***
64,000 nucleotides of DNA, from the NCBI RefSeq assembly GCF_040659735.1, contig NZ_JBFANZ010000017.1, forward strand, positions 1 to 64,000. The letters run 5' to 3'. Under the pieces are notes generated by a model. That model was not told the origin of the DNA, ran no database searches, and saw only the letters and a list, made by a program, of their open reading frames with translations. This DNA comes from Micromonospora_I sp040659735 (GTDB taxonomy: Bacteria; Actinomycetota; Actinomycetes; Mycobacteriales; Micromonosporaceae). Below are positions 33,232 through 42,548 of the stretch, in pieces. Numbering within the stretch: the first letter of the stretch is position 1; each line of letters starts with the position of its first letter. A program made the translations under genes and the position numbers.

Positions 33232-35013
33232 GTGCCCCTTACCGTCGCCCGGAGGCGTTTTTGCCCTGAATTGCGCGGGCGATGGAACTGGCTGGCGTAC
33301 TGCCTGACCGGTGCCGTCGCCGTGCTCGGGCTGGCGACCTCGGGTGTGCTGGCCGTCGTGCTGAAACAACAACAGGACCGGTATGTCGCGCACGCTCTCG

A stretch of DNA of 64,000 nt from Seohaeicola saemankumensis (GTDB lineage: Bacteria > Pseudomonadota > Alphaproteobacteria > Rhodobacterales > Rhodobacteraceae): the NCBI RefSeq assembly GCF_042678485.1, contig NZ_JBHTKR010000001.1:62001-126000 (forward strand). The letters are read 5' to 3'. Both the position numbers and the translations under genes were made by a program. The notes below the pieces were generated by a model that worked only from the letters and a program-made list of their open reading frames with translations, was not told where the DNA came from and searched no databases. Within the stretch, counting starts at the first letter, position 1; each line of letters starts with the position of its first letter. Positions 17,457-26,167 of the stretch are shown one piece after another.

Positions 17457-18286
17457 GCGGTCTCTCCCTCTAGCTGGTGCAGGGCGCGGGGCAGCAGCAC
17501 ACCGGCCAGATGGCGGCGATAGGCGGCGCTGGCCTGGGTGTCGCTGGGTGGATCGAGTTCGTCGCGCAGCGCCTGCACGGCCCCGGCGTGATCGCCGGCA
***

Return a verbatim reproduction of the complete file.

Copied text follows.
64,000 nucleotides of DNA, from the NCBI RefSeq assembly GCF_040659735.1, contig NZ_JBFANZ010000017.1, forward strand, positions 1 to 64,000. The letters run 5' to 3'. Under the pieces are notes generated by a model. That model was not told the origin of the DNA, ran no database searches, and saw only the letters and a list, made by a program, of their open reading frames with translations. This DNA comes from Micromonospora_I sp040659735 (GTDB taxonomy: Bacteria; Actinomycetota; Actinomycetes; Mycobacteriales; Micromonosporaceae). Below are positions 33,232 through 42,548 of the stretch, in pieces. Numbering within the stretch: the first letter of the stretch is position 1; each line of letters starts with the position of its first letter. A program made the translations under genes and the position numbers.

Positions 33232-35013
33232 GTGCCCCTTACCGTCGCCCGGAGGCGTTTTTGCCCTGAATTGCGCGGGCGATGGAACTGGCTGGCGTAC
33301 TGCCTGACCGGTGCCGTCGCCGTGCTCGGGCTGGCGACCTCGGGTGTGCTGGCCGTCGTGCTGAAACAACAACAGGACCGGTATGTCGCGCACGCTCTCG

A stretch of DNA of 64,000 nt from Seohaeicola saemankumensis (GTDB lineage: Bacteria > Pseudomonadota > Alphaproteobacteria > Rhodobacterales > Rhodobacteraceae): the NCBI RefSeq assembly GCF_042678485.1, contig NZ_JBHTKR010000001.1:62001-126000 (forward strand). The letters are read 5' to 3'. Both the position numbers and the translations under genes were made by a program. The notes below the pieces were generated by a model that worked only from the letters and a program-made list of their open reading frames with translations, was not told where the DNA came from and searched no databases. Within the stretch, counting starts at the first letter, position 1; each line of letters starts with the position of its first letter. Positions 17,457-26,167 of the stretch are shown one piece after another.

Positions 17457-18286
17457 GCGGTCTCTCCCTCTAGCTGGTGCAGGGCGCGGGGCAGCAGCAC
17501 ACCGGCCAGATGGCGGCGATAGGCGGCGCTGGCCTGGGTGTCGCTGGGTGGATCGAGTTCGTCGCGCAGCGCCTGCACGGCCCCGGCGTGATCGCCGGCA